A Device to Assess Sleep Breathing in Children at Home
Department of Health and Human Services
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Small Business Information
APNEOS CORPORATION, 2033 RALSTON AVE, STE 41, BELMONT, CA, 94002
Socially and Economically Disadvantaged:
AbstractDESCRIPTION (provided by applicant): Sleep-related breathing disorders (SRBDs), such as sleep apnea, take a heavy public health toll, especially on children. Mounting evidence suggests that these disorders can impact physical and mental development. Diagnosing and understanding these disorders are major challenges. Polysomnography, an imperfect gold standard, is not practical to apply on a wide basis. As many as 20% of all children snore, and most sleep laboratories do not have experience with children. All parties agree that an in-home assessment system could revolutionize the management of SRBDs, and possibly the management of several other conditions, such as congestive heart failure. Several in-home assessment devices have been proposed over the years, but none has combined all the characteristics necessary for widespread adoption by physicians and acceptance by patients. These desiderata include: Accuracy, Low cost, Convenience, Simplicity, and Familiarity. The Apneos SleepCorder(TM) is a revolutionary medical device in that it (1) is the first method of SRBD diagnosis to meet these high standards, and (2) is capable of assessing the full range of SRBDs. In particular, the SleepCorder's ability to quantify snoring, which will be validated in Phase 1 of the proposed research, is uniquely valuable in the pediatric population, given that many authorities believe snoring is never benign in children. The public health implications of the proposed research are considerable. SRBDs are common, serious conditions that are under-diagnosed and, therefore, under-treated. The Apneos SleepCorder has the potential to greatly simplify the way sleep apnea and related conditions are diagnosed and treated, with lower cost and with increased convenience. Many children snore when they sleep. This can be a sign of difficulty moving air in and out of the lungs. Currently there are no convenient, accurate, inexpensive methods to determine how much snoring is happening, and whether the snoring is a sign of something more ominous. The proposed research will lead to such a device.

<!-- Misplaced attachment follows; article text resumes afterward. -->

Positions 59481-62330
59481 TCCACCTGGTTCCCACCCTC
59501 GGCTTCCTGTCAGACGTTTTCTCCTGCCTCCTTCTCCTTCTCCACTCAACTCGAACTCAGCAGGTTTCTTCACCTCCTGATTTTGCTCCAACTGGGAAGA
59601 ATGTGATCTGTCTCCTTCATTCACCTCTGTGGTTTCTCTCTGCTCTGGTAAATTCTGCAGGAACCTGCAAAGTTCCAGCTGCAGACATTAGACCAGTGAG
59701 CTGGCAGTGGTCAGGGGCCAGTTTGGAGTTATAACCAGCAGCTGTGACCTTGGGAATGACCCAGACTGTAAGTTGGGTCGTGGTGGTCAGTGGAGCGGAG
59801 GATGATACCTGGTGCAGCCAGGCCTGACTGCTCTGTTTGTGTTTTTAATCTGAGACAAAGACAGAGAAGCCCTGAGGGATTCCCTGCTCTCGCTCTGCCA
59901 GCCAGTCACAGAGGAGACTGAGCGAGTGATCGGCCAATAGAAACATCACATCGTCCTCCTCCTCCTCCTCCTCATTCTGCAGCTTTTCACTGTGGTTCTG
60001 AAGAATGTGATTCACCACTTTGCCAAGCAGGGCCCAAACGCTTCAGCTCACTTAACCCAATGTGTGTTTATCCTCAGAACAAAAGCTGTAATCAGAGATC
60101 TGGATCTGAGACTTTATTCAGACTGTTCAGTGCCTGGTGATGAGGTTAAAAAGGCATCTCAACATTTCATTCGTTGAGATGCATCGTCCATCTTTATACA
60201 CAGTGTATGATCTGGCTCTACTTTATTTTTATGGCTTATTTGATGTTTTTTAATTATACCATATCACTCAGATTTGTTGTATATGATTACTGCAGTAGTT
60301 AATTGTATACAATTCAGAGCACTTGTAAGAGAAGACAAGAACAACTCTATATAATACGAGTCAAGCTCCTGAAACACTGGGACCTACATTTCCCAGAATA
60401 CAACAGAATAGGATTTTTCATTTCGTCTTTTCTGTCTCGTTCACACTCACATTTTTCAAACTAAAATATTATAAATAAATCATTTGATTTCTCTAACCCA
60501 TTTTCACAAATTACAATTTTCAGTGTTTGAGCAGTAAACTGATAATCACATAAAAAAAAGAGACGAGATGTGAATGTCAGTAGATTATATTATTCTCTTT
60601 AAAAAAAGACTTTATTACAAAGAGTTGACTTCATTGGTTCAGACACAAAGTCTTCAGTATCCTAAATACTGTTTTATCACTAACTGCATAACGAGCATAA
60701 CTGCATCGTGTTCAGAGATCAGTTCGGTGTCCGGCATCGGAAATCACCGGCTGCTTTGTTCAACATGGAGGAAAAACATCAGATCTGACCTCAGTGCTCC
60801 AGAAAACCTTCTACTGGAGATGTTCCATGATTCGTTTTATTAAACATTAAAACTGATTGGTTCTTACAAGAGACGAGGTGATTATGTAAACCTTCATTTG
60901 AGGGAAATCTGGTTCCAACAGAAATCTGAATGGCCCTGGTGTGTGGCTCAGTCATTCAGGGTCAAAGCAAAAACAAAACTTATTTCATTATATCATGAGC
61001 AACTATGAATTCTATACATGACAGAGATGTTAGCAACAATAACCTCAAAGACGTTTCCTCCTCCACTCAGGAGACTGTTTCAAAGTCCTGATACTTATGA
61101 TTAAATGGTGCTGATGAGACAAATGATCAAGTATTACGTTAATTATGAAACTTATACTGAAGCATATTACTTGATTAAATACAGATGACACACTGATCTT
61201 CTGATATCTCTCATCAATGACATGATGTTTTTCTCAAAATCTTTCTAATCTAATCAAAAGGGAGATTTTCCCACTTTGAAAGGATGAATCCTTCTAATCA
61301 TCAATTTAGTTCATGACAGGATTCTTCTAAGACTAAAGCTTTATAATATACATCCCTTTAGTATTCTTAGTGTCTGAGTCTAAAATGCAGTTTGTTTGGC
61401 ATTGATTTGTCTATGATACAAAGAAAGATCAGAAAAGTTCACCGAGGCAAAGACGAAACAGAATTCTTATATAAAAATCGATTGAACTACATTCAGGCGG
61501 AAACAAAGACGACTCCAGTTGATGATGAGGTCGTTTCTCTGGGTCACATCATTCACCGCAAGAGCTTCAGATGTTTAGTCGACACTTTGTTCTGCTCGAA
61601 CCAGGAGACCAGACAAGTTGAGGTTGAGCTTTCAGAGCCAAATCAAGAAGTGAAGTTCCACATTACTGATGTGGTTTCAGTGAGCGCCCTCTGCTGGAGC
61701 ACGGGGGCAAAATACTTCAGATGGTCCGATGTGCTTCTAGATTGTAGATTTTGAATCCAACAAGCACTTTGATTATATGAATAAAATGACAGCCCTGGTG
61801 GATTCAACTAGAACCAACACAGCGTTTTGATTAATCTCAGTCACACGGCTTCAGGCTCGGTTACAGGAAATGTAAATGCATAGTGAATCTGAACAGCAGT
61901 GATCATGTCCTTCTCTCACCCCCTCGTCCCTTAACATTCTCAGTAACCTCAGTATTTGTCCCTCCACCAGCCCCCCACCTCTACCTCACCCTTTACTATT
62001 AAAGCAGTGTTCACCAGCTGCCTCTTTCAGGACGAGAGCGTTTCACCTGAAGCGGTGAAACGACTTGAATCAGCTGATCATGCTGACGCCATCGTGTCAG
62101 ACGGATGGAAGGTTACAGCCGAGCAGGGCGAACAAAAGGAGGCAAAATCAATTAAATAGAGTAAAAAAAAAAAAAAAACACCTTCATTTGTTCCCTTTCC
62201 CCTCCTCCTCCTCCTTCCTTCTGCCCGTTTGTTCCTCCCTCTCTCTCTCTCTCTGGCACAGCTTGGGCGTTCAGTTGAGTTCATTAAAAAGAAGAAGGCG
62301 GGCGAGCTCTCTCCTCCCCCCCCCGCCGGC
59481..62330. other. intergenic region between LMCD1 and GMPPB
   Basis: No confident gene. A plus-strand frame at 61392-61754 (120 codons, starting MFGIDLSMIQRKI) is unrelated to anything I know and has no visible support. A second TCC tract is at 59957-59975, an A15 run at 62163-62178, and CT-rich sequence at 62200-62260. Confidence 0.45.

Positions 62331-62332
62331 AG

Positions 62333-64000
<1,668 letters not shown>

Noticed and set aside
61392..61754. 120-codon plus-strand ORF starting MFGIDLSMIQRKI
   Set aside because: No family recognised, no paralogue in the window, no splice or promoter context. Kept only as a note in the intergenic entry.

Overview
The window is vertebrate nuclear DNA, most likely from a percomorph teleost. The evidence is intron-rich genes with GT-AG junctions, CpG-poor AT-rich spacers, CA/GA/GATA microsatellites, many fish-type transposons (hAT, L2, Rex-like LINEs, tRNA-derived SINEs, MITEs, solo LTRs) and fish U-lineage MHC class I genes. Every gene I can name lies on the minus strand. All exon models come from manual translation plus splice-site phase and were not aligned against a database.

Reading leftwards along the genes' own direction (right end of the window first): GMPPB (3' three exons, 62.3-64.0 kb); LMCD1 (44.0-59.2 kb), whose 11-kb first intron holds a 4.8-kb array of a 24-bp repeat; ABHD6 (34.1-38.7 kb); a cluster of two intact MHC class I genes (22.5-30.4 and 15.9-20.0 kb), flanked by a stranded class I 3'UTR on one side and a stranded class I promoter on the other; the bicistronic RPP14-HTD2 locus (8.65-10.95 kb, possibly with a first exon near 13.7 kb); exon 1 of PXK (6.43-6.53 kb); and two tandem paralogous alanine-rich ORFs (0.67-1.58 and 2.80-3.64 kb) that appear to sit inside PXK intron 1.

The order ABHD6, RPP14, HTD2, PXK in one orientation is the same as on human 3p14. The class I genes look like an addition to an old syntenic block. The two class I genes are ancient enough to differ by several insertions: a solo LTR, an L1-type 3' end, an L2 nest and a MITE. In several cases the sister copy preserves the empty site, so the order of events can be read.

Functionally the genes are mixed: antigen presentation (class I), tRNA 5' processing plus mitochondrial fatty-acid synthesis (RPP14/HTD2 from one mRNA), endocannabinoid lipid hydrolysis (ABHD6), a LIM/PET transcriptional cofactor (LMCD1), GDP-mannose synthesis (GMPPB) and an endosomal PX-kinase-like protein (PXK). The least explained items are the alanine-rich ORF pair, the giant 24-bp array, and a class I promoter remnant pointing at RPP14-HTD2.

* information listed above is at the time of submission.